Friday, January 25, 2008

Blog's Breakfast

Here’s a smorgasbord of our recent results. Bon appetit!

It looks like we’re back in the swing of things after the holidays. The number of backlog patients seen was really down in November and December, coinciding with many of our group being away on vacation. We have a goal of seeing 60 backlog patients every week, and we topped that last week. First time in 5 months!

Back in November, we got excited about the 3rd next available appointment times dropping. We were disappointed to see the line climb back up again. Well, here we go again. The latest 3NAA has dropped “significantly”, but will it stay down?  Stay tuned!

At our team meeting yesterday, we reviewed some preliminary results from measuring recall intervals.  For the last few weeks, we’ve been tracking how frequently our urologists recall patients for office visits. We’re recording 3, 6, and 12-month recall intervals. I was surprised to see that I had a high number of 3-month recalls. So much for setting an example!

I was a little puzzled, as I couldn’t remember asking for all these appointments to be made. Either my recollection was off (entirely possible!) or we had a glitch in our data collection.

Our data collectors track recall requests via each urologist’s dictation. Each time we see a patient, we send a letter to the referring physician summarizing that visit. At the end of the letter, we give instructions to our staff regarding whether the patient needs another visit, and when that should be.  Our data collectors tally these requests. Our project team’s intention was that only recalls for office appointments should be recorded. I wondered if there might be another source of recalls being tracked inadvertently.

Patients who have had bladder cancer undergo regular bladder examinations (cystoscopy) to detect recurrent tumors. In these cases, most urologists follow a set (i.e. traditional) schedule of cystoscopies: every 3 months for 2 years, every 6 months for 2 years, then annually. Even though I don’t see these patients in the office (cystoscopies are performed at the hospital), my letter to the referring physician (with recall instructions) does end up in my office dictation. Perhaps our data collectors had been including cystoscopy recalls with office visit recalls.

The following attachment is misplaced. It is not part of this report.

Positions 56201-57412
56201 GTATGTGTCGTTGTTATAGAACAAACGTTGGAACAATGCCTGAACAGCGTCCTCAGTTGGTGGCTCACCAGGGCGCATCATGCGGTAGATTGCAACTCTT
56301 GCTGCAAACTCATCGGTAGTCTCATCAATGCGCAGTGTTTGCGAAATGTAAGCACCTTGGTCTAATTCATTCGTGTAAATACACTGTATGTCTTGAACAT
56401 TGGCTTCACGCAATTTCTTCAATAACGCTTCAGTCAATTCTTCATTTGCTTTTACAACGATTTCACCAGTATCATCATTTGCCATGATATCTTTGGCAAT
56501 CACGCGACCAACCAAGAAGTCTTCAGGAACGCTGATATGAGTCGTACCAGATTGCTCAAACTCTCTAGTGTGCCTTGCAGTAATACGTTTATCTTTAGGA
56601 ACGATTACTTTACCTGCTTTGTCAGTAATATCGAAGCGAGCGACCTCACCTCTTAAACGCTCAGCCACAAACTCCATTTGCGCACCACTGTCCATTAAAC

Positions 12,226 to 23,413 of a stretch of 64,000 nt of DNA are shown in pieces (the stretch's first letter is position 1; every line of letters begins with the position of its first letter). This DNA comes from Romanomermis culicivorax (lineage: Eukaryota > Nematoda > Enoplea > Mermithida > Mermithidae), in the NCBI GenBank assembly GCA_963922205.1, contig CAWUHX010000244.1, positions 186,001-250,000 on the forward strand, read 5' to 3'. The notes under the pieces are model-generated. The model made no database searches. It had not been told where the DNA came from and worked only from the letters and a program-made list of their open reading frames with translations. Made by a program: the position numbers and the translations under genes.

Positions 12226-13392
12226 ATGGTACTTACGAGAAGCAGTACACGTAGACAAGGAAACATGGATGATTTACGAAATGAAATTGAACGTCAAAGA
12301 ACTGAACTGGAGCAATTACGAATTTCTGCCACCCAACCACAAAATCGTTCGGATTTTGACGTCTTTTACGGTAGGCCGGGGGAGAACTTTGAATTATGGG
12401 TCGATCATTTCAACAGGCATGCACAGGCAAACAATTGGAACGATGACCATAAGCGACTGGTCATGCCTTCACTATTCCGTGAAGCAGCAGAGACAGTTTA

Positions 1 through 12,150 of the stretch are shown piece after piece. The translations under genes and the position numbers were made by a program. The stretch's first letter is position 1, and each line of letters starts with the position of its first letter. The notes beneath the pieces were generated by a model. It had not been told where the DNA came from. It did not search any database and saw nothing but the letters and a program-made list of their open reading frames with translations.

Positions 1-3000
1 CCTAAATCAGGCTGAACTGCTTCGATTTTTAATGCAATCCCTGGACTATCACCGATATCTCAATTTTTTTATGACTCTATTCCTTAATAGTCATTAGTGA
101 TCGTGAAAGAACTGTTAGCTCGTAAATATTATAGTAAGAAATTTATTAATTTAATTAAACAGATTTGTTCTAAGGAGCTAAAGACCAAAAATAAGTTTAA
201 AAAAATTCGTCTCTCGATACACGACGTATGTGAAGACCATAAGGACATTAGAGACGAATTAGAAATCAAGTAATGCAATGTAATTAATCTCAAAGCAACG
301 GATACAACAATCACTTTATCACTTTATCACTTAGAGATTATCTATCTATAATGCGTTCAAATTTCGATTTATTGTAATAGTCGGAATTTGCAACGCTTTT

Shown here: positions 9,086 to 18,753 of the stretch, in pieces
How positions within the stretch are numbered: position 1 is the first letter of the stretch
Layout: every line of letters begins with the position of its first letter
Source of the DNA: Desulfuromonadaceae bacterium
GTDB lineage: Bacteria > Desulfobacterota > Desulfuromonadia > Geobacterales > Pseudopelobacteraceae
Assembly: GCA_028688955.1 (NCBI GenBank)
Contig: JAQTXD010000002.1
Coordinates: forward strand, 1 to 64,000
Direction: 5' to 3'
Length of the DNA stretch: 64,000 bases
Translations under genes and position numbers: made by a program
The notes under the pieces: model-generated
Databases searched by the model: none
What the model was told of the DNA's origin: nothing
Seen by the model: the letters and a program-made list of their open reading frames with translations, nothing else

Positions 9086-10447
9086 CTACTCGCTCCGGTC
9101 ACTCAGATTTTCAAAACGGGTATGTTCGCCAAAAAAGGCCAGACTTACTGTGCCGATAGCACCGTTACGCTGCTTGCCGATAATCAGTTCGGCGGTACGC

Bingo!  One data collector had and one hadn’t been doing this. So our 3-month recall rates have been inflated by the inclusion of 3-month cystoscopy recalls. We’ll start over again after making our intentions clear to the data collectors.

I learned a couple of thing from this. First, it’s healthy to be skeptical about your data. Garbage in, garbage out.

Second, people aren’t mind-readers. Our project team wanted to collect office recall data only, but we didn’t make that clear to our staff who actually collected the data. It just seemed obvious to us that it should be done that way.

When you’ve been steeped in this stuff for the last year, it’s difficult to see things from an “outside” point of view. We didn’t consider possible alternate interpretations of our instructions.

In Made to Stick – Why Some Ideas Survive and Others Die, Chip Heath and Dan Heath call this situation the “Curse of Knowledge”:
“Once we know something, we find it hard to imagine what it was like not to know it. Our knowledge has ‘cursed’ us. And it becomes difficult for us to share our knowledge with others, because we can’t readily re-create our listeners’ state of mind.”
Back to the drawing board!

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